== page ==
- The Washington Times - Monday, January 6, 2003

LOS ANGELES, Jan. 6 (UPI) — Santa Ana winds gusting above 60 mph in many parts of Southern California on Monday knocked out power and toppled dozens of trees, including a towering eucalyptus that killed a woman walking her dog in San Diego's historic Old Town area.

The National Weather Service warned late in the day that the winter winds howling off the deserts — sometimes nicknamed the "Devil Winds" — would continue to blow through the night and into Tuesday.

"Travel will be extremely dangerous," the National Weather Service intoned in a wind warning posted for much of inland Southern California. "Downed trees and power lines have been reported today as well as traffic signals and signs that have been blown down. Visibility will also be near zero in some areas due to blowing dust and sand."

The winds were strong enough to cause a mature eucalyptus tree estimated at nearly 100 feet tall to fall over Monday morning in the Old Town area of San Diego, a popular tourist destination. Several visitors were able to scramble clear of the falling tree; however, one woman was trapped under the branches and died a short time later at a nearby hospital.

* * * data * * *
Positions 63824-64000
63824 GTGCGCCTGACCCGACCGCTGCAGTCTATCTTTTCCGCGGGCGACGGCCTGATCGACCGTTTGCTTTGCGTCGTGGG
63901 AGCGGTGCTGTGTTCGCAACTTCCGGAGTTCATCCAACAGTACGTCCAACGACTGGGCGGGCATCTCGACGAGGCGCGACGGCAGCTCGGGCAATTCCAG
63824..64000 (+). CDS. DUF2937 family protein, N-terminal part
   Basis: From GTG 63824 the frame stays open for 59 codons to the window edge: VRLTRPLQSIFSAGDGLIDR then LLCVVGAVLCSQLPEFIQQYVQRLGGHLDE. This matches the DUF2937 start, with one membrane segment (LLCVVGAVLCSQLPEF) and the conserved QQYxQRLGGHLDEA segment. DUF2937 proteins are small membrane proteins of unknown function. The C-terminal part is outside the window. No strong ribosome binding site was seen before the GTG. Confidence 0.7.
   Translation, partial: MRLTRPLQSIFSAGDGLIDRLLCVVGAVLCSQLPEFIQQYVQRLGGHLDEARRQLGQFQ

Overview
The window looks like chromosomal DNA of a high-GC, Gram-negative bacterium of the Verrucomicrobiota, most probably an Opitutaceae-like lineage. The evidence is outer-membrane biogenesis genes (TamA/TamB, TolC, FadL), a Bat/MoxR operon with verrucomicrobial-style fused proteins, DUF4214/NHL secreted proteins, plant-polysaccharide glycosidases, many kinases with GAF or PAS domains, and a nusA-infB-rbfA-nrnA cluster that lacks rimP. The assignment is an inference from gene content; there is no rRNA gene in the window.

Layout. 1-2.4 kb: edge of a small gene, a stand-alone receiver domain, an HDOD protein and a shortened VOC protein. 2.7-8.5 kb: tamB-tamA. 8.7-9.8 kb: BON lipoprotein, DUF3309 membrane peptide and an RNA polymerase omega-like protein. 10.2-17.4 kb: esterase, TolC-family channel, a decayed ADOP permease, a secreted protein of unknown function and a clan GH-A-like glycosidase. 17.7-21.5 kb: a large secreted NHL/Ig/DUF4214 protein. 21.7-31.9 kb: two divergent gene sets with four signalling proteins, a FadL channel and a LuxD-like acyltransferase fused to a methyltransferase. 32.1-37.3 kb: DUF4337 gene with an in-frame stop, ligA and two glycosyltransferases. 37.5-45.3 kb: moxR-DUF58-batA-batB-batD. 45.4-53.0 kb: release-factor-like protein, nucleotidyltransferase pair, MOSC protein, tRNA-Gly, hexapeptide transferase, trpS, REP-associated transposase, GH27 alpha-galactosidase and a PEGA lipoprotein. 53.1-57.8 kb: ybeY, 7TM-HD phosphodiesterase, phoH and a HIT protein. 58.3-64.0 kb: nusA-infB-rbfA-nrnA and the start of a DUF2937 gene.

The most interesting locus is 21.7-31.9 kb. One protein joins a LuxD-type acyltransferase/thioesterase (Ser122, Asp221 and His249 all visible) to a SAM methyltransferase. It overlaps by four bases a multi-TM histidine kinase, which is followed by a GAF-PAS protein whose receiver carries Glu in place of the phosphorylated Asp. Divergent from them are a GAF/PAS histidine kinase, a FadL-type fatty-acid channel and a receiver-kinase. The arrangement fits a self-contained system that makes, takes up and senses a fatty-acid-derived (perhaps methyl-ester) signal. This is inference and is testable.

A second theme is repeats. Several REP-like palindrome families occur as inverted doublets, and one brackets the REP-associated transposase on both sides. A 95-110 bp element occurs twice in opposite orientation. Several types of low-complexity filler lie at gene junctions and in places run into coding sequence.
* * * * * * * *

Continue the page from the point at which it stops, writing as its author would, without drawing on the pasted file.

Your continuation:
The winds had been blamed for the death of a motorist in neighboring Riverside County whose windshield was shattered Sunday night by wind-blown debris.

Southern California Edison said around 250,000 customers in its sprawling service area were without power at some point Sunday night and Monday.

The winds also raised the fire danger in the region. Fire forced evacuations near Norco while a blaze in the Malibu canyons area grew from around 100 acres to 600 acres in about an hour Monday afternoon.

"It started out as a small spot fire caused by a downed power line that has resulted in a 600-acre beast," a spokesman said.

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